Another idea? Make it a rule to “automatically deduct” the money you’d pay in unnecessary purchases like dinners out or home décor into a savings fund every time you pass them up. You’d be surprised how quickly these extras add up.
One easy way to see quick progress: every year when you get your tax refund, stash it away. And while you’re at it, make sure to talk to your accountant to figure out the best way to capitalize on any tax credits your new marriage status could afford you, then funnel these away as if you’ve never seen them too.
Bank Any Windfalls
When coming up with your loan amount, banks like to see that you’ve been responsible in earning and saving the income yourself, however, you are allowed gifts from parents, friends, and relatives. They will just need to sign a document saying that they’ve given you the money outright, with no expectation that you’ll pay it back.
As for inheritance, yes, you can use an inheritance to pay for a down payment. Again, you’ll just need documents to confirm the inheritance, and when it was distributed to you as the beneficiary.
And make sure to keep the money in the same account once you’ve originated the loan, since moving it to another account could mess with your loan, advises Stobbe.
Maintain an Emergency Fund Always
One place you shouldn’t steal from to fund your down payment: your emergency savings fund.
You always want to have at least six month’s living expenses saved should an emergency occur, especially if you’re planning on buying a home, says Liu. It might seem like the monthly mortgage estimate next to the home values on Trulia or Zillow is often lower than the cost of your rent, but there are a lot of extra costs associated with homeownership that aren’t always factored in, such as lawn care, roof and foundation maintenance, painting, heat and water, and other unexpected extras.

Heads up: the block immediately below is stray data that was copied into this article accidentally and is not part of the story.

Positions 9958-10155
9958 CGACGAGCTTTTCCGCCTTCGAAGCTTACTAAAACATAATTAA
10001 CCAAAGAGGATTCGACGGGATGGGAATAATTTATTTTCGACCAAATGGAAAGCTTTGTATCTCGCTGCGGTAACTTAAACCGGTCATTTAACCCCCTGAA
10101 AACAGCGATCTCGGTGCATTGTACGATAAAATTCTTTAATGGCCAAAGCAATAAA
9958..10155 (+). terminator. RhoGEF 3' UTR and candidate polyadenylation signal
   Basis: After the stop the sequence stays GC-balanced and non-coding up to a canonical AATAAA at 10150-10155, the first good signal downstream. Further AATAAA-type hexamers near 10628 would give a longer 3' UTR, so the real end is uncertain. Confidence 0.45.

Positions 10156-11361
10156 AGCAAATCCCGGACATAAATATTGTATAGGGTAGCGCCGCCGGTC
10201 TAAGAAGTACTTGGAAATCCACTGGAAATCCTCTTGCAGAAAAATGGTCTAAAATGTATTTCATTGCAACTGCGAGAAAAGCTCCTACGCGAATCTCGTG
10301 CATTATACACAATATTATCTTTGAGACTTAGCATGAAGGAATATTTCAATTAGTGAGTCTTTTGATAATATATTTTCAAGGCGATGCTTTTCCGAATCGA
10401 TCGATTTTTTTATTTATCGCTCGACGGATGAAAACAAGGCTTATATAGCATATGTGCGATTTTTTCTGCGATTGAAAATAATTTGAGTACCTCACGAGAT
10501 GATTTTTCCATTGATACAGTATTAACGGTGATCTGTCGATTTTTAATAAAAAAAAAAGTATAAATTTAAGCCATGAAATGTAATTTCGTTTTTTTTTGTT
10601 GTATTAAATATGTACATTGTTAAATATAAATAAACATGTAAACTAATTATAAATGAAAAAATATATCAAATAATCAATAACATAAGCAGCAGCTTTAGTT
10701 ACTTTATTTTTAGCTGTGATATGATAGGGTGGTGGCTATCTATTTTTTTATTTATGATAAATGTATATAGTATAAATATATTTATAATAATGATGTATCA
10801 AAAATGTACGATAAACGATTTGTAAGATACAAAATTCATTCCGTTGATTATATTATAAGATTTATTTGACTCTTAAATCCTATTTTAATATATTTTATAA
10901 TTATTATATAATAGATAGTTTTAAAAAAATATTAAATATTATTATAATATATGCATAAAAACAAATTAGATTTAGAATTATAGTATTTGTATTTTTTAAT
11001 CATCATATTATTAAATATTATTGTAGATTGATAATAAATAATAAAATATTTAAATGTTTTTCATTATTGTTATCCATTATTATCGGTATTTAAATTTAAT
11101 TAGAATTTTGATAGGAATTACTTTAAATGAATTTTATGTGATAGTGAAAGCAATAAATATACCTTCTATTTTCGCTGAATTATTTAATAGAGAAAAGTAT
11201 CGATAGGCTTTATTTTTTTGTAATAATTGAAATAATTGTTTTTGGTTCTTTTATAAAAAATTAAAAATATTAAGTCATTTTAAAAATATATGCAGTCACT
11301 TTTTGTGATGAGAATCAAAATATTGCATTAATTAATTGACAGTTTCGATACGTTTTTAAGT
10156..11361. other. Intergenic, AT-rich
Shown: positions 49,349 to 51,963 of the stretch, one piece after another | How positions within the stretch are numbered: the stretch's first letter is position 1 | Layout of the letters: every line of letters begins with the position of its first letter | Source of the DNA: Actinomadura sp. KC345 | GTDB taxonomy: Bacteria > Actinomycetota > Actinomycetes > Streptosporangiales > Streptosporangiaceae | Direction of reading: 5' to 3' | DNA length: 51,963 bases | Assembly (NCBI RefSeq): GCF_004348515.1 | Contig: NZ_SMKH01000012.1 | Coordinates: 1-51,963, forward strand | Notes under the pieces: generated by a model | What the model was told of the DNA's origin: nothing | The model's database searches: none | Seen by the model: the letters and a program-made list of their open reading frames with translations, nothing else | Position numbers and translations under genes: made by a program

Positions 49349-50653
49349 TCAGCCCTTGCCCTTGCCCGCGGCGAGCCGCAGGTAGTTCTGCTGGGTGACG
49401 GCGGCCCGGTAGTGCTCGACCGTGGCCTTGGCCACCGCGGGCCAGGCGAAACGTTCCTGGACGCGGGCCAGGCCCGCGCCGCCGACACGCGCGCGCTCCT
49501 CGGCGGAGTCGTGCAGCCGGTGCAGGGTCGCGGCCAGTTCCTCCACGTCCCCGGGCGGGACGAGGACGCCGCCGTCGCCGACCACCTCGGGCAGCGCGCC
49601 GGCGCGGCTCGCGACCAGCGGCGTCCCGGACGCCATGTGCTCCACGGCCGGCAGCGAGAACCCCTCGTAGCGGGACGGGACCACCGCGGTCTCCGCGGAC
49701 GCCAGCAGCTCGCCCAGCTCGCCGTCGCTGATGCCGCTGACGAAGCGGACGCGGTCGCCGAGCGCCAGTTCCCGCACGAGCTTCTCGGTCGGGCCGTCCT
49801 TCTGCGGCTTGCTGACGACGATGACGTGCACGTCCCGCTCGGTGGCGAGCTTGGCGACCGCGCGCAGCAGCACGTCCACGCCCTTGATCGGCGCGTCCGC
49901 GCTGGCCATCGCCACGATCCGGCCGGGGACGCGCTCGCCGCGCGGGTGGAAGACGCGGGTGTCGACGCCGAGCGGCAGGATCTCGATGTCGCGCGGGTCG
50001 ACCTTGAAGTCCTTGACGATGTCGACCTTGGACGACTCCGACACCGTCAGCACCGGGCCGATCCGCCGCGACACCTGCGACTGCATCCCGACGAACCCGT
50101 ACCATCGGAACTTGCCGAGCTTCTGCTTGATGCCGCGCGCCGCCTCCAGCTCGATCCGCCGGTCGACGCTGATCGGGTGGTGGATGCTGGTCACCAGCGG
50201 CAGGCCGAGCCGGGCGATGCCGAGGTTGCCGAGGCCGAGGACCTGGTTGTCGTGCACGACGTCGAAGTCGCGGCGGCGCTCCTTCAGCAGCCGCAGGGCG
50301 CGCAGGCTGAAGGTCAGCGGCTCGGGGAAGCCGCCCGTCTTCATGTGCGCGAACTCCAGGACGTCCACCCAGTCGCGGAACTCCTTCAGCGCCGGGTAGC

Life is uncertain, and many people find that the moment they need the funds the most is when banks are least willing to loan them, says Stobbe. Should you lose your job, or become disabled for a period of time, even if you’ve paid your mortgage on time each month or even thrown in an extra payment at times, a bank may not be willing to let you coast for more than three months, especially if you’ve built up a ton of equity or there’s an economic downturn and suddenly, everyone’s selling their home (Side note: This fascinating book, Missed Fortune, says that during economic downturns, banks often target the homes that have more equity built up to foreclose on, rather than the ones with less, when making the call on who to come down on for missed payments. It’s a cruel world.).
Having an emergency fund allows you to respond and act during economically uncertain times, rather than having to react, and worst-case, have your home—and all the equity you’ve built up—foreclosed on.
One Final Way to Save: Reconsider the Neighborhood
Save up for a home in 6 months or less? Yes, it can be done. One big way to cut back? Rethink your desired neighborhood. According to Realtor.com, many millennials are finding that they can buy in their second-choice neighborhoods, which may be more affordable. Don’t forget to look at what your annual property taxes will be. You could save thousands a year depending on where you decide to buy. This chart looks at property taxes by state, using data from 2018.
Worst Mistakes Couples Make
“Not being on the same page as a couple,” says Stobbe. “Every once in a while, one person will have a credit card that the other one doesn’t know about it. Come clean. Everybody’s going to find out. All of that stuff is on your credit report. Every relationship is a blend of different goals, and communication and compromise are always needed, but if both people are not on the same page and can’t come to an agreement about a plan to spend and save, that’s going to be a problem.”